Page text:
Moses Uludong, a prominent figure in Palau, has long been advocating for closer relations with China, a stance that has raised eyebrows in the strategically located Pacific island nation. As the founder of Palau's first newspaper, Tia Belau, over five decades ago, Uludong has been influential in shaping the island's media landscape. However, recent revelations have shed light on his involvement with a media group backed by investors with ties to China's police and military.
Palau, with a population of 18,000, gained independence in 1994 but remains a close ally of the United States, and one of only 13 nations globally that recognize Taiwan diplomatically. Amid rising tensions between China and the West, Uludong expressed concerns about the potential devastation Palau could face in the event of a conflict between the two powers.
In 2018, Uludong entered into a deal to set up the Palau Media Group, aiming to raise Palau's profile in China by becoming a "hub of information." However, he soon discovered that the initiative was backed by individuals linked to China's police and military forces.
The largest shareholder in the venture was Overseas Chinese Big Data Group (OCBD), a Chinese company known to collaborate with universities and research institutes affiliated with China's military and public security organs. The involvement of OCBD raised concerns over espionage and the possibility of Chinese influence in Palau.
While the Palau Media Group had a launch event in Hong Kong, it failed to gain traction and struggled to fully take off. Nevertheless, emails obtained by reporters indicate that the company's founder, Tian "Hunter" Hang, used Uludong's existing newspaper on at least one occasion to publish pro-Chinese content.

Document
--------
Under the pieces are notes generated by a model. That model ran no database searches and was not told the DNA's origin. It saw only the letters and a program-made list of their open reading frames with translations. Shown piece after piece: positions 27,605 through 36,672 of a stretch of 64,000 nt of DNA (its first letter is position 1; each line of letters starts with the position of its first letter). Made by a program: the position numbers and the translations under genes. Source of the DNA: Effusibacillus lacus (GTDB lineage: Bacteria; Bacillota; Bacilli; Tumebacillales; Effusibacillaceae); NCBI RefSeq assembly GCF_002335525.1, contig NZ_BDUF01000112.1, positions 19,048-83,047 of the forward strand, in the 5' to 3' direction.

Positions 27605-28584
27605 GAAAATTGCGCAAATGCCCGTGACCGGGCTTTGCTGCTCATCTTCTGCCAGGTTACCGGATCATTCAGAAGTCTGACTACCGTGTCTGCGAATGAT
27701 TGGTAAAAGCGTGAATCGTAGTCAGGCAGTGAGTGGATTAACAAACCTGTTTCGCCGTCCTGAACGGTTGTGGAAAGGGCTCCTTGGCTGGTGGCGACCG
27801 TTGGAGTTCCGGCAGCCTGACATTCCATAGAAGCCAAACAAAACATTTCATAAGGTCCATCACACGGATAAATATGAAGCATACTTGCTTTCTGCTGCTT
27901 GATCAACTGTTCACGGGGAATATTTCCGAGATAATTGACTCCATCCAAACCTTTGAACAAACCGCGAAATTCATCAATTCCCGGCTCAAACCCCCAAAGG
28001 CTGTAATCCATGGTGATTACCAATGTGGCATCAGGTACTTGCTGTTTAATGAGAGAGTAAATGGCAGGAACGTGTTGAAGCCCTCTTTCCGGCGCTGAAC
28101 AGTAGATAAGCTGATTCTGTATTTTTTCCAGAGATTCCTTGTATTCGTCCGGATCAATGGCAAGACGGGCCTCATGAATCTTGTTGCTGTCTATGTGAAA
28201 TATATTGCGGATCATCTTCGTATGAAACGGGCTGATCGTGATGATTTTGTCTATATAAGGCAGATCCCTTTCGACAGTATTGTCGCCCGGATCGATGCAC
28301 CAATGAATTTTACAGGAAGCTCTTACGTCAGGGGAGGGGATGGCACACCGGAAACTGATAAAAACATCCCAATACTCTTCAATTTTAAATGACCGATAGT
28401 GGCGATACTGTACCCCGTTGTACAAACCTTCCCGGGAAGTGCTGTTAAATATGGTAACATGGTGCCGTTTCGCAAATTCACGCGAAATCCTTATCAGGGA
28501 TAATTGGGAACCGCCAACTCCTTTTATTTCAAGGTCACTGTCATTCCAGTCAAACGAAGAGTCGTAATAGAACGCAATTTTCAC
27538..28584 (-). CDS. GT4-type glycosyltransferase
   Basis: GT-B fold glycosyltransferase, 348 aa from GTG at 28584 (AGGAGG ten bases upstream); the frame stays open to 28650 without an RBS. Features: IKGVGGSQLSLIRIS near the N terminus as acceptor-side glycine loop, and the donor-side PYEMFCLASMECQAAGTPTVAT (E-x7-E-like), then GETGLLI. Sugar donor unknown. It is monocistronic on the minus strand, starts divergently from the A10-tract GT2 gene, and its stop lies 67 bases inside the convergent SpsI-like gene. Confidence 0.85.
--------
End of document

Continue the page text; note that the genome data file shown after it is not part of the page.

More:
Uludong stated that the interactions with Zhi Gong Party, a minor political party tightly controlled by the Chinese Communist Party (CCP), were not with the CCP itself but with Zhi Gong Party, which he described as "capitalist." However, experts argue that Zhi Gong Party acts as a facade for the CCP, using China's diaspora to push Beijing's interests overseas.
While the media initiative's direct editorial influence may have been short-lived, its impact on influencing prominent Palauans raises concerns about elite capture and the broader implications of China's efforts to exert influence in the Pacific region.
As China's influence in the Pacific continues to grow, Palau, along with other nations, faces complex geopolitical dynamics, raising questions about the potential consequences for the region's stability and international relations.